Not everywhere is recycling friendly, but we are lucky here in OKC to have that option. The City of OKC provides a blue recycle bin, where plastic, paper, glass can be put out for weekly pick up. You don’t even have to separate them! Also, batteries, cell phone and those great long life light bulbs can also be recycled but you will need to take them to a specific drop off point.
Your plastic grocery bags actually do not get recycled. They are bundled and set to land fills. So a great alternative is to use them for liners for your bathroom trash can or for when you take your sweet dog for their nightly walk.

Here are 5 tips to amp up your recycling efforts:
1) Stop unwanted advertising mail. tells you how to do it!
2) Buy in bulk to avoid excess packaging. For example, buy juice, snacks and other lunch items in bulk and use reusable containers to bring them to school or work.
3) Buy smaller quantities of perishable foods. It saves rotten tomatoes from the landfill and saves you money!
4) Shop with reusable bags beyond the grocery store. Remember to bring bags with you when you go to department and hardware stores, clothing retailers and everywhere else you shop!
5) Reduce waste by purchasing durable goods and reusing, repairing, sharing, and donating items instead of throwing them away.

Also remember the “3 R’s” of recycling:
• Reduce
o Buy in bulk to reduce packaging.
o Use reusable bags and containers when shopping or packing lunches.
o Make use of community resources, like libraries or rental stores, to borrow materials instead of purchasing.
o Bypass a single-use product if a refillable or reusable version is available.
o Check into getting a broken household item repaired before you replace it.
• Reuse
o Many people throw out items that would be useful to others, leaving our garbage cans full and others wanting or buying new the very things that are being thrown away!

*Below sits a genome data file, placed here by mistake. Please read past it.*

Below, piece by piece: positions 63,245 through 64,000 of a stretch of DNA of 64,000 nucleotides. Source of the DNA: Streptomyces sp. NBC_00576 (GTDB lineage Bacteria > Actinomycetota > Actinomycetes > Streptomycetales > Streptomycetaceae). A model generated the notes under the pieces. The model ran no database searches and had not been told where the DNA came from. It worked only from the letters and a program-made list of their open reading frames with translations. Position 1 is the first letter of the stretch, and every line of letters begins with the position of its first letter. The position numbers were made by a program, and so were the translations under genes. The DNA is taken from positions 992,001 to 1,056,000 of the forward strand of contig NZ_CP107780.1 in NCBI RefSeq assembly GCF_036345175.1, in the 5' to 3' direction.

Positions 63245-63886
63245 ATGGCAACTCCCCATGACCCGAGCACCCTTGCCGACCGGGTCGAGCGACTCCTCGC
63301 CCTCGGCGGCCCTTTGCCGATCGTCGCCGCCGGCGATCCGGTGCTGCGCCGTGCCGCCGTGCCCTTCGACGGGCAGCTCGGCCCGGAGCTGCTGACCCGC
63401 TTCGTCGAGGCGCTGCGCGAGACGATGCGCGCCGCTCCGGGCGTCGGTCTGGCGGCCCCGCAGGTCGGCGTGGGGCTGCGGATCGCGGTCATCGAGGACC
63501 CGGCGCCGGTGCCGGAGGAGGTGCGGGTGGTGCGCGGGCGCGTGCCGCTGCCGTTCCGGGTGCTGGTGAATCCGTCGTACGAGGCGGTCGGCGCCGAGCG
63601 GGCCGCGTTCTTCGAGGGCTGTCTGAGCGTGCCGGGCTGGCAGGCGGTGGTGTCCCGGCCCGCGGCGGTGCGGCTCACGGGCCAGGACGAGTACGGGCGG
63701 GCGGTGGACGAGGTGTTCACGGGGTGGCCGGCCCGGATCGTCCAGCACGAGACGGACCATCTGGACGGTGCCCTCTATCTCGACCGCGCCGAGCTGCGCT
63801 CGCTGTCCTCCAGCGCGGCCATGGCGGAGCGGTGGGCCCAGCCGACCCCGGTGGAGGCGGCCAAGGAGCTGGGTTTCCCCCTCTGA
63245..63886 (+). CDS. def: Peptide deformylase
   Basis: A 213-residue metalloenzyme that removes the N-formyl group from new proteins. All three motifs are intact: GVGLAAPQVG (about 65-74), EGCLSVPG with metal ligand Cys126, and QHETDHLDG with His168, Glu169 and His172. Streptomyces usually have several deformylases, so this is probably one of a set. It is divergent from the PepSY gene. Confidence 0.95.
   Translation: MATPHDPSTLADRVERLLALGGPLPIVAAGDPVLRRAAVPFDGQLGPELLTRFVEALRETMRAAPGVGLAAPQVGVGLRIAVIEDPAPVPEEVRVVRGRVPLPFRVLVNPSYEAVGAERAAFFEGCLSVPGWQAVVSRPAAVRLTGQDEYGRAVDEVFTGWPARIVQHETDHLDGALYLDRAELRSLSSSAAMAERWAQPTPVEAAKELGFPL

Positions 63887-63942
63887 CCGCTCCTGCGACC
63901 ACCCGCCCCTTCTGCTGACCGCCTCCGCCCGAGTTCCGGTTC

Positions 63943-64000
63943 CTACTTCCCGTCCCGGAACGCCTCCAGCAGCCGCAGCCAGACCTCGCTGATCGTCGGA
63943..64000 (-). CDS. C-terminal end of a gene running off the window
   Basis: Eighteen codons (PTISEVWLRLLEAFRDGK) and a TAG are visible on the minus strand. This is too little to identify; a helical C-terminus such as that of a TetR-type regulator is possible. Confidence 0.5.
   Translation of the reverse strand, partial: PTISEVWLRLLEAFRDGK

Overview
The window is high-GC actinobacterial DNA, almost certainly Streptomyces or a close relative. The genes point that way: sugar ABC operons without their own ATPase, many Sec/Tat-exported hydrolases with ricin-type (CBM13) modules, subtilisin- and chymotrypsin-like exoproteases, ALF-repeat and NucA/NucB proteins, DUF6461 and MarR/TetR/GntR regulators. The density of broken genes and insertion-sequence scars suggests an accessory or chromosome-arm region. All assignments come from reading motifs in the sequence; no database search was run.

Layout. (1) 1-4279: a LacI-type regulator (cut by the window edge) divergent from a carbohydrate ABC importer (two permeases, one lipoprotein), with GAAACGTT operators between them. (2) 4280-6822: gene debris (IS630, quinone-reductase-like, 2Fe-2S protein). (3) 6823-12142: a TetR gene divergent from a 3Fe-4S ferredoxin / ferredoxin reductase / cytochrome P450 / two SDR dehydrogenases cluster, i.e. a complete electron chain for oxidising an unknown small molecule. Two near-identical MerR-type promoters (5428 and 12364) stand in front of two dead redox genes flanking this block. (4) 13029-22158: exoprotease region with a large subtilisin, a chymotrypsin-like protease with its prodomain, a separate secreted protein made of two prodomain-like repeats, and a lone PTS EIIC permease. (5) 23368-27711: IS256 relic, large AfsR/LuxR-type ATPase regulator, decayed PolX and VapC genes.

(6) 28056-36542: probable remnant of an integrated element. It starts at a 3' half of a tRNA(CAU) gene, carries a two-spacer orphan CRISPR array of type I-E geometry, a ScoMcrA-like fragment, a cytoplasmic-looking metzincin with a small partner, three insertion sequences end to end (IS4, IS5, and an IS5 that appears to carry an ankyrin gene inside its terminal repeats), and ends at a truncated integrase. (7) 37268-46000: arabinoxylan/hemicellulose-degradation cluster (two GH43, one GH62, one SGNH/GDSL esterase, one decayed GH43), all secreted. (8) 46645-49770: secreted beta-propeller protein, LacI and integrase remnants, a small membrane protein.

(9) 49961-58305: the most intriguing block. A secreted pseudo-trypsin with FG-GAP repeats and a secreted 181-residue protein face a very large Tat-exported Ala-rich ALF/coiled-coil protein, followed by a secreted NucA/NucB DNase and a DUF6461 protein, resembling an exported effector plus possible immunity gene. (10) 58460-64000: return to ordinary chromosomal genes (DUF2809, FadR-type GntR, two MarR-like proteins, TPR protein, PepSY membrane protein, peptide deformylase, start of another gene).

o Find a new home for your unwanted items, including clothing or household goods, by hosting a garage sale, using an online resale or donation site, or donating to a thrift shop or charitable organization. And remember to check these same outlets when you are looking for new-to-you stuff. Check out our donation and resale opportunities page.
• Recycle
o About 40 percent of what we throw away can be recycled, according to a study released in 2013 by the Minnesota Pollution Control Agency.
o Find options for recycling items in the Resident Guide. Common household items, including appliances, electronics, textiles, household items, automotive, lawn and garden, are all in the guide.
o Are you using your curbside recycling to its fullest? Make sure you’re recycling as much as you can, including paper, cartons, metal, plastic and glass from the kitchen, bathroom, laundry room, office and other areas throughout your house.
o The paper, metal and glass you recycle are manufactured into new paper, cans, bottles and jars. Recycled plastic is manufactured into a variety of items, from toothbrushes to chairs to soda bottles to carpet.
o Not recycling costs money. In 2010, 1.2 million tons of recyclable material with an estimated value of $285 million was thrown away. Instead, it cost more than $200 million to dispose of this material in landfills, according to the Minnesota Pollution Control Agency.

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